Modernism and the Making of Masud Khan.
MetadataShow full item record
Masud Khan was one of the most controversial psychoanalysts of the post-war period. This thesis argues that modernist literature and culture are central to Khan’s conception and realisation of his psychoanalytic work in Britain from the late nineteen forties onwards. His lifelong engagement with modernist art and writing also shapes Khan’s vision of himself as a ‘self-exile’, and provides the framework for his own imagining of contemporary political life in Europe, Pakistan, and Britain. His psychoanalytic work, thoroughly shaped by the writing of T.S. Eliot, James Joyce, and the painting of the cubists, is a complex response to his own sense of his postcolonial modernity, and the rapid social and political changes of the period. By taking Khan as a case study this project explores the intersection of modernist writing and the end of Empire, especially concerning questions of cosmopolitanism, exile, race, and the politics of modernism. It aims to enrich our sense of the history modernism by exploration of this highly idiosyncratic figure. The explicitly modernist bent of Khan’s writing also opens up new readings of his psychoanalytic contemporaries Donald Winnicott, Michael Balint, and Marion Milner that highlight the continuity of their writings with many aspects of modernist culture. More specifically, the study examines the shaping effect of specific ideas and themes in modernist writing on Khan’s conception of subjectivity, whilst also reflecting on the meaning of these translations of cultural life into psychoanalytic theory. Explored are: Joyce’s articulations of ‘epiphany’ and exile, as well as his writing on race and Jewishness; T.S. Eliot’s concept of ‘tradition’ and his writing on culture and community, especially as it allows Khan to imagine his own ‘feudal’ past and ethnic distinctiveness in postwar London; and the painting of Georges Braque and Joan Miró in Khan’s figuration of new and radical forms of self-experience in psychic life.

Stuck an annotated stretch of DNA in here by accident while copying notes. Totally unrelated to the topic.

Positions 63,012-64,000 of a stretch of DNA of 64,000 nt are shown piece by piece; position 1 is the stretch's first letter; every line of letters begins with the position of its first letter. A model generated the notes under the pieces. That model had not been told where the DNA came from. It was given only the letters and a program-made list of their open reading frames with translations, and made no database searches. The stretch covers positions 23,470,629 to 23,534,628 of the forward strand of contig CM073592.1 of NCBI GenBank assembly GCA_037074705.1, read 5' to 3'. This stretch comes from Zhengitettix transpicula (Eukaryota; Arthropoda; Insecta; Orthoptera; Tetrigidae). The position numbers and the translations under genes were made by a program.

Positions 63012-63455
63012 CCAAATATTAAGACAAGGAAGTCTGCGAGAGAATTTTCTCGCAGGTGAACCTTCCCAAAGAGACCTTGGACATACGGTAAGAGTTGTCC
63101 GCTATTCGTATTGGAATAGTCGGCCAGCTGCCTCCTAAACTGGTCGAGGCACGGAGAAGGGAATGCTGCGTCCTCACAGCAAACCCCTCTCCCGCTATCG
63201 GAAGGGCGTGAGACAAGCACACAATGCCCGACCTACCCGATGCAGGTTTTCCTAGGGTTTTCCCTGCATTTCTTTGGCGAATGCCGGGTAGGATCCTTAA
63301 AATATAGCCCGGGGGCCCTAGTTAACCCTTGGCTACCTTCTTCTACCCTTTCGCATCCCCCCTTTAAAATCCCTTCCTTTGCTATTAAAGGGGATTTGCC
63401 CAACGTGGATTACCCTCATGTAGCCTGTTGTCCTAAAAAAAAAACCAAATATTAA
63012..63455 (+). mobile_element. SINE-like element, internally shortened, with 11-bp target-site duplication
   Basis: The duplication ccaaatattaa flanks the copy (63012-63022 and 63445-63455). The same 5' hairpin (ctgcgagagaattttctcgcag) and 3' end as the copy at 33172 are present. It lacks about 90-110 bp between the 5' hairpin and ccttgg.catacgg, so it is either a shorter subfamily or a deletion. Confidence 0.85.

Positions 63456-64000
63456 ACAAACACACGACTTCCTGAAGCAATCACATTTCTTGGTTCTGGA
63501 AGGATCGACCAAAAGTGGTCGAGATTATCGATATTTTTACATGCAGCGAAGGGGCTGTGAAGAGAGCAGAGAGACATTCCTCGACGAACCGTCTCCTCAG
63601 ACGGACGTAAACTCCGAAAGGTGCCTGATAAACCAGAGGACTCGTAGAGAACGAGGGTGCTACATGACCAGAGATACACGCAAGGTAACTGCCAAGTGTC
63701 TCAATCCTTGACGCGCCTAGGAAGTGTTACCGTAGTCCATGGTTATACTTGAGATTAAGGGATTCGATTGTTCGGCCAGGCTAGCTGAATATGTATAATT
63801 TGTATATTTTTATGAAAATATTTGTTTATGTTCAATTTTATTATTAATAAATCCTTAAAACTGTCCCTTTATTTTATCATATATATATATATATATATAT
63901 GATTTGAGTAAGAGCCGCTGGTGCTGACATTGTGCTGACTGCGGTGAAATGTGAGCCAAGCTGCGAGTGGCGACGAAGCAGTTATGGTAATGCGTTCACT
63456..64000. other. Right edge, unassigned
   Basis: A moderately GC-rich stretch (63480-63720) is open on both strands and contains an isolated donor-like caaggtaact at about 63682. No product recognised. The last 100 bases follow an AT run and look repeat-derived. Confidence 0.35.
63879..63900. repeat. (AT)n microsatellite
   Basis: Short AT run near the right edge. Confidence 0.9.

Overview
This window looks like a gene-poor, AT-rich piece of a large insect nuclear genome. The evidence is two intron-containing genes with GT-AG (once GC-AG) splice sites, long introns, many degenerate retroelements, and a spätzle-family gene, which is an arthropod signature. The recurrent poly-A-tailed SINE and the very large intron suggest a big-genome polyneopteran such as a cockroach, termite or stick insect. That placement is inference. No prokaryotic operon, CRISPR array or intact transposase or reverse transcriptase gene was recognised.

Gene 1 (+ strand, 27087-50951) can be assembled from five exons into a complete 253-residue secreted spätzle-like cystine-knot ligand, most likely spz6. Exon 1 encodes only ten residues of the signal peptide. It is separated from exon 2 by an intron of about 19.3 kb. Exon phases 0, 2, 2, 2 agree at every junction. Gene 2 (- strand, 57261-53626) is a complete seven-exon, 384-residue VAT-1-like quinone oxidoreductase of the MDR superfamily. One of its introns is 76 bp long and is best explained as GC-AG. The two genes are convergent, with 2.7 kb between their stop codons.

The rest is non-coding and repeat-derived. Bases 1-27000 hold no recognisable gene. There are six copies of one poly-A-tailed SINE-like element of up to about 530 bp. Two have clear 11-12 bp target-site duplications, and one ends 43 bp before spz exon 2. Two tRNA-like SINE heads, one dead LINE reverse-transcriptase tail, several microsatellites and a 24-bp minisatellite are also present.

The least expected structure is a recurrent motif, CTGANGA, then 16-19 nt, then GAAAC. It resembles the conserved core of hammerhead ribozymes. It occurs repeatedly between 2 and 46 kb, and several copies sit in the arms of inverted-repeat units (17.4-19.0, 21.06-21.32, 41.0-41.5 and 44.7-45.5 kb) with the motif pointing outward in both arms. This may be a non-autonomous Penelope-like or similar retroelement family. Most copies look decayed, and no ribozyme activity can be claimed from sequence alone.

- Theses